Anti-migrant Tory welfare policy denies key workers access to vital benefits

According to a groundbreaking Citizens Advice investigation, people with ‘No Recourse to Public Funds’ (NRPF) describe feeling “helpless” and “invisible” as they try to subsist without financial assistance.

No Recourse to Public Funds is a restriction connected to work, family, and study visas that refuses almost 1.4 million individuals, including around 175,000 children, access to a large portion of the welfare safety net.

This includes essential benefits such as Universal Credit and child benefit, as well as a range of additional services such as assistance with homelessness or access to refuges that rely on public funding to function.

Individuals with NRPF are denied assistance when they are in need, despite their contributions to the UK economy and society.

Over half (53 percent) of persons with NRPF are employed, and another 31% are enrolled in school. Many (40%) have been in the UK for over five years and are establishing a life here.

Nearly a quarter of a million of those employed are COVID-19 ‘key workers’ in fields such as healthcare, social work, social care, and transportation.

The first representative study of persons with No Recourse to Public Funds highlights some of the heartbreaking obstacles that people with NRPF confront in the absence of or with little assistance from the welfare system.

Many have been thrown into crisis as a result of the epidemic, while others suffer with poor wages or unstable employment.

The research also shows that people with NRPF are finding it hard to recover from the economic impacts of the pandemic. Rates of part-time and insecure work have both increased and a huge majority of people with NRPF (79%) are earning less now than before the pandemic.

Ada moved to the UK to study nursing as an international student and paid for her studies over two years. Her children joined her a few months later after she organised visas for them.

Last year, she landed a job in nursing. However, her relationship with her husband was abusive and she left the marriage despite her fears about lack of support. She struggled financially and was nearly left homeless.

Ada now lives in private accommodation with her children, working full time and taking on extra shifts to make enough money to get by.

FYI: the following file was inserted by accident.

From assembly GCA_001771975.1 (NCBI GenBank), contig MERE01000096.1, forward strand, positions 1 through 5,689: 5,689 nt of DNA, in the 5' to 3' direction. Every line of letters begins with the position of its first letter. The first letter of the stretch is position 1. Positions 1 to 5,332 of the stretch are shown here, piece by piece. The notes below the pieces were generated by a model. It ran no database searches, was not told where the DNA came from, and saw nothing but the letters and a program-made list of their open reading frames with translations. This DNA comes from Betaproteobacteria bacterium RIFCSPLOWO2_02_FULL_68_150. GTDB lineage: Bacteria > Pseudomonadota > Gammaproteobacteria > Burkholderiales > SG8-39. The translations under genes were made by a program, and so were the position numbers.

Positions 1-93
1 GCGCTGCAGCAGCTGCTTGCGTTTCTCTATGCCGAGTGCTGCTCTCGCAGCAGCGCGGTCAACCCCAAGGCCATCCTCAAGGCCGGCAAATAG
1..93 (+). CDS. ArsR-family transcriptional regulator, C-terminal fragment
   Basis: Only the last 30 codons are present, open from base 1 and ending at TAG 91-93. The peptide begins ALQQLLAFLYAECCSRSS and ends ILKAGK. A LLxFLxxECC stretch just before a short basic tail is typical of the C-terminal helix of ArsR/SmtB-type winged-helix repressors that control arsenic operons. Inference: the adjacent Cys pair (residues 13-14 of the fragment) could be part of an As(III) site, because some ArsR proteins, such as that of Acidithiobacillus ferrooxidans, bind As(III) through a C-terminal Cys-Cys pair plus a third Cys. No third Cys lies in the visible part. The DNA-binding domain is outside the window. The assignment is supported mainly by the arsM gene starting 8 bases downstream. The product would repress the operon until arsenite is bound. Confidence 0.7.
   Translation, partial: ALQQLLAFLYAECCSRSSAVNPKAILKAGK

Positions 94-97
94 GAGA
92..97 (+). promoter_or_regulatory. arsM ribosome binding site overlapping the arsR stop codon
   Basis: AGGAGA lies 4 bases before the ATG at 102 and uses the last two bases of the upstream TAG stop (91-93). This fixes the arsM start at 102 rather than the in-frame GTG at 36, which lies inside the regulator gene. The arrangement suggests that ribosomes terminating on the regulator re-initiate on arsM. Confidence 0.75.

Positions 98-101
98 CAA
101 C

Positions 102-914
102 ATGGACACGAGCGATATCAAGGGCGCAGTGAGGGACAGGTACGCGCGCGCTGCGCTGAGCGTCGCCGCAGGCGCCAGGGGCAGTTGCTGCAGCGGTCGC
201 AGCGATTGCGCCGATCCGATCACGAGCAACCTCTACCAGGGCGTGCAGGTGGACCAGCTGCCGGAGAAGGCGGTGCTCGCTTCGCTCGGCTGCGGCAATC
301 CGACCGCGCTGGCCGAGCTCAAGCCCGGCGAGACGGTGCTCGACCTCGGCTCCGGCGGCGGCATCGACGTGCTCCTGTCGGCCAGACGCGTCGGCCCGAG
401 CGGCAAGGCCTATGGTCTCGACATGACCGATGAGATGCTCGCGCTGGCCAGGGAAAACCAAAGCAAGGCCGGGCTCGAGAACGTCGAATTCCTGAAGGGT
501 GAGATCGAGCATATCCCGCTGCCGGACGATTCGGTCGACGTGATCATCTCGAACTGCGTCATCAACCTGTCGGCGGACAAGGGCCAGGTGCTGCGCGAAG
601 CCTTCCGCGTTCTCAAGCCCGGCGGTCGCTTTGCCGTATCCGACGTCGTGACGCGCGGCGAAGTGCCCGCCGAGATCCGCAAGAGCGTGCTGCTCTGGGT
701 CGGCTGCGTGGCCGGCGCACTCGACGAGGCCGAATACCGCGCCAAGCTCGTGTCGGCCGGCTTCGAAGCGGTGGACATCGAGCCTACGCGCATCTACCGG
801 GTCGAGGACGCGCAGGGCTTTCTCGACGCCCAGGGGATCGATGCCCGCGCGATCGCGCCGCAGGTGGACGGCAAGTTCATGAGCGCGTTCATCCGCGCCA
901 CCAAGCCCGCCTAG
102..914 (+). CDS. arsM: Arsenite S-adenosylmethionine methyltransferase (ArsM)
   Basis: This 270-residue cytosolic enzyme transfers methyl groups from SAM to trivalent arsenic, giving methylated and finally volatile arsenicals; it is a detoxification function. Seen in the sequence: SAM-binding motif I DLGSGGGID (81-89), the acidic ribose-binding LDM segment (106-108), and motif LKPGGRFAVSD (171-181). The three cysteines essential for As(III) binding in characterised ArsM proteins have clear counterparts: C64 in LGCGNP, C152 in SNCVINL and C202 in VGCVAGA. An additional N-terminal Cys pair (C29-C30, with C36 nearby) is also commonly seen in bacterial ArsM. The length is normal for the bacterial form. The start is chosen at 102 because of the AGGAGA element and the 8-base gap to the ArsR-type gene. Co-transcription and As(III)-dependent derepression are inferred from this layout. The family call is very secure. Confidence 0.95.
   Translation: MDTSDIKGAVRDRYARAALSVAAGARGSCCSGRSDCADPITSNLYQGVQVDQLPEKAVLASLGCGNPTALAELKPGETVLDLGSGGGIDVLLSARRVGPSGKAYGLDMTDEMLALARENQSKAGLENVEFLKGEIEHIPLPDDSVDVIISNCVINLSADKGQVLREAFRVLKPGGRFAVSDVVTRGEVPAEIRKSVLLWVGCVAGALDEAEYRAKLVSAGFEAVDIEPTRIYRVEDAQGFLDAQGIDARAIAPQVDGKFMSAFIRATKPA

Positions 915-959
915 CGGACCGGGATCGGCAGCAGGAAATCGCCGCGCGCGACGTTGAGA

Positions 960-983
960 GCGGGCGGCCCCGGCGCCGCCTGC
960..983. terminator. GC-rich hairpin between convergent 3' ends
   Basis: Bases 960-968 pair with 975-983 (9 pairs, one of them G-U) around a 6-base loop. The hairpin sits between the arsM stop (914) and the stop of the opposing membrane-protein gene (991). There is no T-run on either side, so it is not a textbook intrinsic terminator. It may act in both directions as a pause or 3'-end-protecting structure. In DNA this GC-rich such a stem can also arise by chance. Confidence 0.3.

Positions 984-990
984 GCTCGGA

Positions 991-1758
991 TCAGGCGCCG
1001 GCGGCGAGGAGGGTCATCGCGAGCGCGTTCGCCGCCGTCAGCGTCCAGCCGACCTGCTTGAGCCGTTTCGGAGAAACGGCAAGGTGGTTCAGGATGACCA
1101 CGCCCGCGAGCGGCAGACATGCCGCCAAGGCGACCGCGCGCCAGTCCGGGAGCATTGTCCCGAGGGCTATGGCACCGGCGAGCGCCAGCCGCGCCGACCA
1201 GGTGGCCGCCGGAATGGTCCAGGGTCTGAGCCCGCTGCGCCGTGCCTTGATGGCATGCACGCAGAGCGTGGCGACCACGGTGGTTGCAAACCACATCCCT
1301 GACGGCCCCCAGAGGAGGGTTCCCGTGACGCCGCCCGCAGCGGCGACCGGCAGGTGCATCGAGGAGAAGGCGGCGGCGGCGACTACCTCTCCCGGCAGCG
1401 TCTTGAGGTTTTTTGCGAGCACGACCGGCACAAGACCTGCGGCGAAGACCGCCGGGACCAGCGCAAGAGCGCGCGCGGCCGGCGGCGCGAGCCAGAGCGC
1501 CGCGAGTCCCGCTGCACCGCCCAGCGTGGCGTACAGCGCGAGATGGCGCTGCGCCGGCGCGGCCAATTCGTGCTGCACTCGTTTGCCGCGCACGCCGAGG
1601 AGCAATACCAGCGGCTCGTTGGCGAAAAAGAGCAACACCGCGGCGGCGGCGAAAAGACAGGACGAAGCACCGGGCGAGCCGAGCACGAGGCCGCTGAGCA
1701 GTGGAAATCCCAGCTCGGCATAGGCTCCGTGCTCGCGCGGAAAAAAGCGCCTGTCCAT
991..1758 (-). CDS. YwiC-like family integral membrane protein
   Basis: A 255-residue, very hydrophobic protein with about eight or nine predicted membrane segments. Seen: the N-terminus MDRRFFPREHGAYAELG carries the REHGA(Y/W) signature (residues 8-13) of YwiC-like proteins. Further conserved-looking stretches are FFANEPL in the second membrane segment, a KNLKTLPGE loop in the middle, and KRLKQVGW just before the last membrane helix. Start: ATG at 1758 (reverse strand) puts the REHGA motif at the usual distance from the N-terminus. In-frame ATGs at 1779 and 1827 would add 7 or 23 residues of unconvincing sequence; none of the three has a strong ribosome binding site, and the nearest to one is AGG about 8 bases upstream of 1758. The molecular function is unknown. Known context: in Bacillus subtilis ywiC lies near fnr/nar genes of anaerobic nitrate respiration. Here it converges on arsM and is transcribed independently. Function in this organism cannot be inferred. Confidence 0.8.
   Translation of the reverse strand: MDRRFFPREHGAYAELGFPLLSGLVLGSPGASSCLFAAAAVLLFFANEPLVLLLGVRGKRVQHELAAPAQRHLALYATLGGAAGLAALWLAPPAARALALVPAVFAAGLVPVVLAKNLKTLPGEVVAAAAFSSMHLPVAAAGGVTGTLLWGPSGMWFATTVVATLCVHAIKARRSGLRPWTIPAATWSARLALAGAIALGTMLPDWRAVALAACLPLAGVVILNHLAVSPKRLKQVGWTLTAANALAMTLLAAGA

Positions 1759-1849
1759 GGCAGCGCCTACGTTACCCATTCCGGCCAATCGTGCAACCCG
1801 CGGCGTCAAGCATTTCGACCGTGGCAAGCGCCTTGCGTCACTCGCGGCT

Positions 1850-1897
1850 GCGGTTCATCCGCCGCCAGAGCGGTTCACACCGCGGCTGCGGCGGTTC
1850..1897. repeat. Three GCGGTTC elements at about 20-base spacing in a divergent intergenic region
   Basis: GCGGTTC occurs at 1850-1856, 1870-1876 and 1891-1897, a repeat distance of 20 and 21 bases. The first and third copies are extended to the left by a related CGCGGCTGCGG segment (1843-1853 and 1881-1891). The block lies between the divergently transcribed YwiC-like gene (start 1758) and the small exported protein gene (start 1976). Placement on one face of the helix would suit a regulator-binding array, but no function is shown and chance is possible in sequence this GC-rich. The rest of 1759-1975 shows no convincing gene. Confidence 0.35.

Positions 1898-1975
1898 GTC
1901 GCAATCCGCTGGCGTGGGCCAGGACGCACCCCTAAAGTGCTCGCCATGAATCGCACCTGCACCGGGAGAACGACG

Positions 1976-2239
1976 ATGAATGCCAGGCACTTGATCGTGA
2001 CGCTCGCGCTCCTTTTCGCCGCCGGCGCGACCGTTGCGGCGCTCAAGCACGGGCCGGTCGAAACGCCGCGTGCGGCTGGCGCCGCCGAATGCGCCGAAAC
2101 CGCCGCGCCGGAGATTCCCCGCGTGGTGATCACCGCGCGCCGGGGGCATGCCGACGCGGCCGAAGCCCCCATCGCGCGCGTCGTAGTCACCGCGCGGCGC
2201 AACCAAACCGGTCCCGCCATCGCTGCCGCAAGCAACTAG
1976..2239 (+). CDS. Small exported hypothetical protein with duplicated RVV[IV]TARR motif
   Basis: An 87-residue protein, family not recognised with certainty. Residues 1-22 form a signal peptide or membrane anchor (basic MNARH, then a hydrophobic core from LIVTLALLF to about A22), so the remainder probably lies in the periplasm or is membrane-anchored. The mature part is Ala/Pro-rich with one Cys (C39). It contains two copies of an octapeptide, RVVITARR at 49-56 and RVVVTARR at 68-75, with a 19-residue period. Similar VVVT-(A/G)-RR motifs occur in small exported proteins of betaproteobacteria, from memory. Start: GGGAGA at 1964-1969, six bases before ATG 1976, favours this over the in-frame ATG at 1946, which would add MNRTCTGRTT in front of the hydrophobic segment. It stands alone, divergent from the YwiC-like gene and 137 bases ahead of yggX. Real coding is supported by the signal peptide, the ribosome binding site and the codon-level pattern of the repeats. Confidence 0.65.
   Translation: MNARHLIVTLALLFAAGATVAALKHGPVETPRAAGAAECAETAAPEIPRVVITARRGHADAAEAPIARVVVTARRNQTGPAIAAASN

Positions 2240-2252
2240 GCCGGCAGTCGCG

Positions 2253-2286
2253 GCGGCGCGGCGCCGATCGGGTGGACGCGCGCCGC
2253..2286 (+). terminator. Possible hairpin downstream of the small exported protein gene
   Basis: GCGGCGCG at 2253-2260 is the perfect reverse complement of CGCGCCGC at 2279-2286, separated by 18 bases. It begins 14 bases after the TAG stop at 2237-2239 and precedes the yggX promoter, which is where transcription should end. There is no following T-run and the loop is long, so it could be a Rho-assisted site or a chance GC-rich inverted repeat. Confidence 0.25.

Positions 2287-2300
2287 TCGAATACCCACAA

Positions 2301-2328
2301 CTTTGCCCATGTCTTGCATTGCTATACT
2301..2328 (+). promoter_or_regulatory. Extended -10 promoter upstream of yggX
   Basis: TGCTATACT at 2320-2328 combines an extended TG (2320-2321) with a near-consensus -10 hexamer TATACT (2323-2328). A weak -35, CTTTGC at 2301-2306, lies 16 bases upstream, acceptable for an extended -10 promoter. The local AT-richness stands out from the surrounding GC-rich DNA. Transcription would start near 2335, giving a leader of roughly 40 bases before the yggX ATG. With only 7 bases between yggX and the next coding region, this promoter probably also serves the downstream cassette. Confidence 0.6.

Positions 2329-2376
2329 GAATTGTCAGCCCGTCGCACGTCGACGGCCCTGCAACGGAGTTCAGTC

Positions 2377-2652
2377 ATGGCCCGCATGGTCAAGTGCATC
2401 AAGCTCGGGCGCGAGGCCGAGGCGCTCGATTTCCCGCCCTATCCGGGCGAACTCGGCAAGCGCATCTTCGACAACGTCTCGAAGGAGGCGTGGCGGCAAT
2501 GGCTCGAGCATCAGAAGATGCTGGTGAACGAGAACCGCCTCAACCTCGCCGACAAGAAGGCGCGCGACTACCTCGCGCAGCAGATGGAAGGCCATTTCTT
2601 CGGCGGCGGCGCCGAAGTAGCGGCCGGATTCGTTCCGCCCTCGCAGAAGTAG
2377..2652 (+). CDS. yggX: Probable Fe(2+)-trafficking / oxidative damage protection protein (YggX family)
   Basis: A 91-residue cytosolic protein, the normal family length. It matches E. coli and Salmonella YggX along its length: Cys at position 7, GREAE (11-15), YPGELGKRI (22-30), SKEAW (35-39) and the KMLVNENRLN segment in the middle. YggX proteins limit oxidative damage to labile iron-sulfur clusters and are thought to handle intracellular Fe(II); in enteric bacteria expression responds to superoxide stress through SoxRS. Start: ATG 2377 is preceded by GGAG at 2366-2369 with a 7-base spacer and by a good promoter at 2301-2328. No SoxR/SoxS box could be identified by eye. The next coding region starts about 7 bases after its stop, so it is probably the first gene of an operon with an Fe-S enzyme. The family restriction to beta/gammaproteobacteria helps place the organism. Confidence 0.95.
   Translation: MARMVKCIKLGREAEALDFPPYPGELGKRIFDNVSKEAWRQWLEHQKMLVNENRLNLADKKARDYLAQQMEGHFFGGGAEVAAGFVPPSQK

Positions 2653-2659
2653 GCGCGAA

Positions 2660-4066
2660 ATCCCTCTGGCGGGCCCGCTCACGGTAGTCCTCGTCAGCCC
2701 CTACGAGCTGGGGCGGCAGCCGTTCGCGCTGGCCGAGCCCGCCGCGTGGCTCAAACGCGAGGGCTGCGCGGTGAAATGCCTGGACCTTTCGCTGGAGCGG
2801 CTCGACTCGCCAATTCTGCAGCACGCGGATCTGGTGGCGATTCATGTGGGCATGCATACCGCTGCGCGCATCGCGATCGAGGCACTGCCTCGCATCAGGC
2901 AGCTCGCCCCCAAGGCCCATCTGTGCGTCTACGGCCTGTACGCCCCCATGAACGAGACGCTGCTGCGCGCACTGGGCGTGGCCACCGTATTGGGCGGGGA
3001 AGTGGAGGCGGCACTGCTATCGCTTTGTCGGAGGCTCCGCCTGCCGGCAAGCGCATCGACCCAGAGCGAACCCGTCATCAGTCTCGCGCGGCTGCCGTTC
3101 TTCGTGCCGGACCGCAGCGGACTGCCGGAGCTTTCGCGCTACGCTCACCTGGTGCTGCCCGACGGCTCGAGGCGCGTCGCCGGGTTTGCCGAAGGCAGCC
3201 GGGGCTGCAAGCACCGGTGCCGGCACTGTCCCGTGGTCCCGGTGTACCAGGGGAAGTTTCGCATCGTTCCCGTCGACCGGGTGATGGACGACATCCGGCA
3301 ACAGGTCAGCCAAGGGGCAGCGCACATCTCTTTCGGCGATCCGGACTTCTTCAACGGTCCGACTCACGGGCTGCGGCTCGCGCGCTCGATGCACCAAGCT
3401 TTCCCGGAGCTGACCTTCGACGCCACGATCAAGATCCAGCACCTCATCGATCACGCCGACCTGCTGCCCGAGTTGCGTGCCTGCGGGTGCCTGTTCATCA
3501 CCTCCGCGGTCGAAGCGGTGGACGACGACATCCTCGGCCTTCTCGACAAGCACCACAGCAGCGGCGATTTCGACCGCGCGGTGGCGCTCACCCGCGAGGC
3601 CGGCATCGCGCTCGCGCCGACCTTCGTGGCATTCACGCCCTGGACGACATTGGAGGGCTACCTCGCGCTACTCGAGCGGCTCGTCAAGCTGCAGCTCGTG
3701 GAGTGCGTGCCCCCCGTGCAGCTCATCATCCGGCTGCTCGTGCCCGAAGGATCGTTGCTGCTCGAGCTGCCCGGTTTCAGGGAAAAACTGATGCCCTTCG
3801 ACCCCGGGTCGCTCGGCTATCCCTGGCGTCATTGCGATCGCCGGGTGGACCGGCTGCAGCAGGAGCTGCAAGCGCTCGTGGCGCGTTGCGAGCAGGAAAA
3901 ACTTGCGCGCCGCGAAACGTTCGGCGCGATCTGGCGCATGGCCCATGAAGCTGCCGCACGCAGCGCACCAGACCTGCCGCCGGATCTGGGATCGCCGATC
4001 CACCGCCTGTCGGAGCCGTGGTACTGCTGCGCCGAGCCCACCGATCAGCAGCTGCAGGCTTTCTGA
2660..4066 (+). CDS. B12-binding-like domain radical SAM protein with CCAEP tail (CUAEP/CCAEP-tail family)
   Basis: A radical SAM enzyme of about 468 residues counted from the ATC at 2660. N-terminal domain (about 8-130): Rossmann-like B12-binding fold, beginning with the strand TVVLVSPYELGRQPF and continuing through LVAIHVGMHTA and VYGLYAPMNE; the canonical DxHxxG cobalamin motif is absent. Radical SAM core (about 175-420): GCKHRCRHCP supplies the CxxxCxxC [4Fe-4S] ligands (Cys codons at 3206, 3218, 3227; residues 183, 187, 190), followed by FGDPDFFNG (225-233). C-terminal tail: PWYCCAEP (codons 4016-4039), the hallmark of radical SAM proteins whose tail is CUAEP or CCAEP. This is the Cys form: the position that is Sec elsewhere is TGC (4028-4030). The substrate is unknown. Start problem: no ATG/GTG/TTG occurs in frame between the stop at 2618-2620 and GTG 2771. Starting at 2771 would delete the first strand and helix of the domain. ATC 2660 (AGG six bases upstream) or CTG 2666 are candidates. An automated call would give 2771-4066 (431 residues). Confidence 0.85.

She relates how she’s having to borrow money from friends as she’s often short.

Ada says she is exhausted, both physically and mentally, but says she doesn’t have a choice but to work as many hours as she can.

Ada says: “I live from paycheck to paycheck, I often get short, I go into my overdraft and have to borrow from friends.

“It makes me angry that I have no recourse to public funds. We’re not exempt from paying tax, but we are exempt from receiving public funds, that seems unfair.

“We do what every other individual in the UK does, we pay our tax. There are genuine cases where people are struggling.

“It took me a lot to walk away from my marriage but I had to think about my children. They were suffering. I knew it would be tough as I’d have no access to financial support. At one point I was nearly homeless as I was signed off work being unwell with my mental health.

“To feel there was no support out there, it was awful. I’m now just so exhausted. I have looked to see if there’s any support out there and there just isn’t anything for me.“

Citizens Advice is calling for the government to scrap the NRPF policy for those who are habitually resident in the UK.

Dame Clare Moriarty, Chief Executive of Citizens Advice, said: “The welfare safety net should be there to protect all of us when we fall on hard times.

“Yet every day, up and down the country, Citizens Advice advisors are trying to find help for people for whom this help is just not available.

“Many people who are subject to No Recourse to Public Funds have lived in this country for years.

“Many are the key workers who kept the country going during the pandemic. Yet despite all of the contributions they make, they are locked out from support when they need it most.

“With a cost of living crisis looming, people with NRPF face a precipice with no safety net. It is time for the government to look again at this unfair and deeply harmful policy.”


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